Learn how the leading Las Vegas resort developed and deployed a digital hospitality concierge, powered by Amelia, to provide extraordinary service to resort guests and associates.
When the team at Resorts World Las Vegas began their pioneering journey with Conversational AI, they had two clear goals: to deliver extraordinary customer service and to be the most technologically advanced resort on the Las Vegas strip. The team understood the importance of guest service in the hospitality industry and wanted to leverage technology to provide the best hotel guest experience. With these objectives in mind, the team – led by the resort’s Executive Director of Application Development and Quality Assurance Namratha Nandagopal – set out to achieve these goals.
Resorts World Las Vegas’ Conversational AI-powered customer service strategy was amongst the first of its kind within the hospitality and entertainment industry, which created a unique set of challenges for the development team. As Namratha said during Amelia’s first seminar of 2023, What’s Next in Digital Hospitality Experiences, there was no roadmap for her team to follow. If you missed the seminar, click here to watch the full replay!
That said, nearly three years after deploying the Conversational AI platform from Amelia, the enterprise leader in Trusted AI, Resorts World Las Vegas has solidified its position as an industry trailblazer. The resort’s Conversational AI journey is an excellent example for all hotels and resorts looking to deploy AI and automation, as Amelia Conversational AI – renamed by the resort as RED – drives tremendous business value for the resort in both guest and employee services functions.
Regardless of industry, companies that are planning their own Conversational AI deployments can look to Resorts World Las Vegas’ journey for insights, best practices and inspiration.
How to Improve Guest and Associate Experiences with Conversational AI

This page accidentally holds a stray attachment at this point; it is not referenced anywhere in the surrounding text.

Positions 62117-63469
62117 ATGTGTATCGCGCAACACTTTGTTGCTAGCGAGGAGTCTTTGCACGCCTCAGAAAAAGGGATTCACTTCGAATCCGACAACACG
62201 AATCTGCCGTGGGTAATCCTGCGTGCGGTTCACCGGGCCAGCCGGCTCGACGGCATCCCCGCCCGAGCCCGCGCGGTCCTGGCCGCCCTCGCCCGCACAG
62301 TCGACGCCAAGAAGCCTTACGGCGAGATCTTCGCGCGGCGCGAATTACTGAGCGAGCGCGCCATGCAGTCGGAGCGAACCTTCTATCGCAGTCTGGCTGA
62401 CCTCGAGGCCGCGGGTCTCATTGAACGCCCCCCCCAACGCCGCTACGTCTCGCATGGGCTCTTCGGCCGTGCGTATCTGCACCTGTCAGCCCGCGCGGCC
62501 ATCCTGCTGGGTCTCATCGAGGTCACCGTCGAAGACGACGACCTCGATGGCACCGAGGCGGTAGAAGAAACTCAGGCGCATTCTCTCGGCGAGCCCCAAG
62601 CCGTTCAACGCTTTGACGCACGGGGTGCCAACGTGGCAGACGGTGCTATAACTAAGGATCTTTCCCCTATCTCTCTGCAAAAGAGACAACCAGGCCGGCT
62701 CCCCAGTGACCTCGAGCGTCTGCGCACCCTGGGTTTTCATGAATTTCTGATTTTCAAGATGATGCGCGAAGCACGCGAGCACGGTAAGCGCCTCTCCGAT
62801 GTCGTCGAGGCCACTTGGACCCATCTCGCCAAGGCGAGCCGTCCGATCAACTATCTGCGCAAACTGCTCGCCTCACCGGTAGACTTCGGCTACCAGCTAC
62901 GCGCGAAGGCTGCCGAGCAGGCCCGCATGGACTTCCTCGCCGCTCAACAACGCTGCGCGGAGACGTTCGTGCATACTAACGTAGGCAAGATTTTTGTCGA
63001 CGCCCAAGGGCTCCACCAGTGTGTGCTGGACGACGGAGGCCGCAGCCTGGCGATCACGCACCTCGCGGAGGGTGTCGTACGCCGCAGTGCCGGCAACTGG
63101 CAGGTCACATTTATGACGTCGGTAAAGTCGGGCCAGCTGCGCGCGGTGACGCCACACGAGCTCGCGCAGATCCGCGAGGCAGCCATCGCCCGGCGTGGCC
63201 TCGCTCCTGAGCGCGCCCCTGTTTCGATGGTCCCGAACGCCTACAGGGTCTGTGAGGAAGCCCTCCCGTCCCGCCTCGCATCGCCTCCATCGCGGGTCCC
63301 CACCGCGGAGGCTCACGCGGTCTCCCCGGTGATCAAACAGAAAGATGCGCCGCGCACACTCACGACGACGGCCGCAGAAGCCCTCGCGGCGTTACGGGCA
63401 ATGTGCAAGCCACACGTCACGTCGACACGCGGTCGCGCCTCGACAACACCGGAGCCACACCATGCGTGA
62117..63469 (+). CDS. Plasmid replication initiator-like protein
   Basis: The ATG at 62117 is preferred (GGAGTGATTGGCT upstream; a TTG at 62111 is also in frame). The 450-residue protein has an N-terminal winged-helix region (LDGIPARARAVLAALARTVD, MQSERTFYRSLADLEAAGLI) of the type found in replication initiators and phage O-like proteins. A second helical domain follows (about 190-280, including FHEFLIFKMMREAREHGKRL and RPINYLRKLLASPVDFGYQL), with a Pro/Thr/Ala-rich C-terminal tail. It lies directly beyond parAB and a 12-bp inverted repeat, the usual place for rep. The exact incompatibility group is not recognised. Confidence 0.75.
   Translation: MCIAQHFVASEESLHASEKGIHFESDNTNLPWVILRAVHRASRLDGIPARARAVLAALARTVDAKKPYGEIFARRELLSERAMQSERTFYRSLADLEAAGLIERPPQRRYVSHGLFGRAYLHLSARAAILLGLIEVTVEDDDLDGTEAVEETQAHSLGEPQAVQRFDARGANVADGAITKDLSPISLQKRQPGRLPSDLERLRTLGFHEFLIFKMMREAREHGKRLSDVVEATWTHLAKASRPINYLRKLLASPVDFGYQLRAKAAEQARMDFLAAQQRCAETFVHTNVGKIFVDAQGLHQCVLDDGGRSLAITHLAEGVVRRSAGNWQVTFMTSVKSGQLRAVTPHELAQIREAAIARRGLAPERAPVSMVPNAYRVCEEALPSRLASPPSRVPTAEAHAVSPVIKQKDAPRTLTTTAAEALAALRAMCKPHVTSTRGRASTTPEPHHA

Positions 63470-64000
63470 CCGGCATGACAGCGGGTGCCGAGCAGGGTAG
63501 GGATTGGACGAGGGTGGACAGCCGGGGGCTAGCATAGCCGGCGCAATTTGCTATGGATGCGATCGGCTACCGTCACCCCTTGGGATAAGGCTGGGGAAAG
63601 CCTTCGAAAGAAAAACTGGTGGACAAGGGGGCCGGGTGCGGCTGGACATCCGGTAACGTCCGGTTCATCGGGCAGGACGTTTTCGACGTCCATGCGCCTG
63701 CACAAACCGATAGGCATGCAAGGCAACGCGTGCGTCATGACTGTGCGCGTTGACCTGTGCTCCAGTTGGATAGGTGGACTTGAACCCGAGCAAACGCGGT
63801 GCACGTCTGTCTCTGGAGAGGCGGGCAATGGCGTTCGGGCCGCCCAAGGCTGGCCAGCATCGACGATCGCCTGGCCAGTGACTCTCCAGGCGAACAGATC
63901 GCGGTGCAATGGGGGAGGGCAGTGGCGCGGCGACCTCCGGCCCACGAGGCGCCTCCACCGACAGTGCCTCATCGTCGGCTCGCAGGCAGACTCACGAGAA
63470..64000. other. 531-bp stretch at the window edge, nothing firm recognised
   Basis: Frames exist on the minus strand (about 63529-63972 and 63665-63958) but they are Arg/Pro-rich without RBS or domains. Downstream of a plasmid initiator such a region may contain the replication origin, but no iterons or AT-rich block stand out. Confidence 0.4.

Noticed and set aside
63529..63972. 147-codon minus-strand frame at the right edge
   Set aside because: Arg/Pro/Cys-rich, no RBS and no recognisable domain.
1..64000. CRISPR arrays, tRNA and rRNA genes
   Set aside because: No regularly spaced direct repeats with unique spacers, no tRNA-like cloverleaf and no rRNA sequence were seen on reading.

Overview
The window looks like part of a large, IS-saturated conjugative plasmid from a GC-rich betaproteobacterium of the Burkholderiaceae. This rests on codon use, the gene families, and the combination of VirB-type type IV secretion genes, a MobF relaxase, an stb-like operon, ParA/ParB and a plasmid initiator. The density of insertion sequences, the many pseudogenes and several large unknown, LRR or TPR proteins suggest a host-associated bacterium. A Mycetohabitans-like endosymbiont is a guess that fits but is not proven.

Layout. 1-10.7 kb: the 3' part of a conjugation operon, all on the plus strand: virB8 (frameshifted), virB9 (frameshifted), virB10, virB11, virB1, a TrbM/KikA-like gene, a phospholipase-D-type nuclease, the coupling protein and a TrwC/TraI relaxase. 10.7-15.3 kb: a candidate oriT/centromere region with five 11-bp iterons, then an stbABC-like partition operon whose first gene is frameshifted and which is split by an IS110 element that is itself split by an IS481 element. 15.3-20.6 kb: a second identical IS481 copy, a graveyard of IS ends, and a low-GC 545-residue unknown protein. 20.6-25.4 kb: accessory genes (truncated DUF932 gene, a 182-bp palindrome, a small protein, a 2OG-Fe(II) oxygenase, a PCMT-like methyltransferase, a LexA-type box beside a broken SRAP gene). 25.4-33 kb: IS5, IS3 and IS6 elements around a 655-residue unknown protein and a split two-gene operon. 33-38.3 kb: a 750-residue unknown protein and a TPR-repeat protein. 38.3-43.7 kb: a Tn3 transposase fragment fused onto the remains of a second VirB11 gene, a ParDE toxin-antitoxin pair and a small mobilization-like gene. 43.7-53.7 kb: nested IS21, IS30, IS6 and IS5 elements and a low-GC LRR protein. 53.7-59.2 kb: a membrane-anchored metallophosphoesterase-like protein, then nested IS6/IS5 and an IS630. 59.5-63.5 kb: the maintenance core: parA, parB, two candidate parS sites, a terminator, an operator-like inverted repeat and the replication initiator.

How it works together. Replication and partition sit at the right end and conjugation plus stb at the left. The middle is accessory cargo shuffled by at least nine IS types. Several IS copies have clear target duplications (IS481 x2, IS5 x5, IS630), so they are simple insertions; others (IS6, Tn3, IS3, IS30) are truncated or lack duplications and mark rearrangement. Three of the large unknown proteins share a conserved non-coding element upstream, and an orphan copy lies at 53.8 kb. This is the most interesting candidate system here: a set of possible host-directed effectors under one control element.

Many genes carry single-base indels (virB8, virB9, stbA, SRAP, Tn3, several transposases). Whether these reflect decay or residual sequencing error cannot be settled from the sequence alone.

Step 1: Engage Stakeholders Across the Organization Once the team at Resorts World Las Vegas decided to deploy a digital assistant, the next step was determining its use case applications. Namratha explained how the team was “very ambitious” and came up with use cases that ranged from 100% guest call handling to hotel room service to hotel check out to a Conversational AI employee IT service desk.
With such a wide range of potential use cases, it was clear that the digital assistant would interact with every department at the resort. Instead of developing use cases on behalf of each department, Namratha’s team met with stakeholders from the resort’s various business units for weeks on end to discuss and build high-value use cases.
“To implement a digital assistant project successfully, it’s not just five people in IT who can do it, even with an amazing product,” said Namratha. “What you need is input from every business group. It’s an ongoing effort and it continues even after the initial implementation because people’s questions are going to change. We just needed investment of every group to be successful.”
Step 2: Go After High-Impact Use Cases First The endless list of potential Conversational AI use cases may feel overwhelming, but organizations shouldn’t feel the need to boil the ocean with their first deployment. Instead, businesses can begin with use cases that address their most critical needs and have proven impact.